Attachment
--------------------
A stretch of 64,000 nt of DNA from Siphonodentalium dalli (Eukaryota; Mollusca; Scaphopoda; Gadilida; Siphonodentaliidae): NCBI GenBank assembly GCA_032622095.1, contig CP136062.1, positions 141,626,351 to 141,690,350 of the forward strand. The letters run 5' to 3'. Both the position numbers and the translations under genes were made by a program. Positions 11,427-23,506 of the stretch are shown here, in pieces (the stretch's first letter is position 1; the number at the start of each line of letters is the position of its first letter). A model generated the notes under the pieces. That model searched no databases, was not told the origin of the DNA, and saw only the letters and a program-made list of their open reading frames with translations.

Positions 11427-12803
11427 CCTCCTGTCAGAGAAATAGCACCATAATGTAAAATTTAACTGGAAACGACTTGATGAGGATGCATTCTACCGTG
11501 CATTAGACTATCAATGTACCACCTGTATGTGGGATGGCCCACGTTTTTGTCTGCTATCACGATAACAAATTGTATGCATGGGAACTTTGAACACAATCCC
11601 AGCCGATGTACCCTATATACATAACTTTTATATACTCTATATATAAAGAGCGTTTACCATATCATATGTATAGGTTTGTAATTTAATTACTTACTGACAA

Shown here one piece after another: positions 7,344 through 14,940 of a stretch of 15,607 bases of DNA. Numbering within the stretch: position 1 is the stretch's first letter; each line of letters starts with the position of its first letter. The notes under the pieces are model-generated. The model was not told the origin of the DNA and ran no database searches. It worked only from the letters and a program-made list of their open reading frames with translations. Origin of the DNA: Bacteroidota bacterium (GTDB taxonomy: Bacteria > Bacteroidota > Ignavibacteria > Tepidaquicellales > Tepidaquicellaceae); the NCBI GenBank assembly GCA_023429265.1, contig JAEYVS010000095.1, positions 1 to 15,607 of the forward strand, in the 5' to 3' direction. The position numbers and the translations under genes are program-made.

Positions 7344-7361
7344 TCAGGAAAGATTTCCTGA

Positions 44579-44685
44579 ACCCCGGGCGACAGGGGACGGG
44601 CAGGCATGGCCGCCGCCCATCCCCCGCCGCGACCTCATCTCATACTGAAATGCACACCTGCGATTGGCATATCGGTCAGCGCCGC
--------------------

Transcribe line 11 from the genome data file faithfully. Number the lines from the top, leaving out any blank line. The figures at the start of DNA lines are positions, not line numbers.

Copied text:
44601 CAGGCATGGCCGCCGCCCATCCCCCGCCGCGACCTCATCTCATACTGAAATGCACACCTGCGATTGGCATATCGGTCAGCGCCGC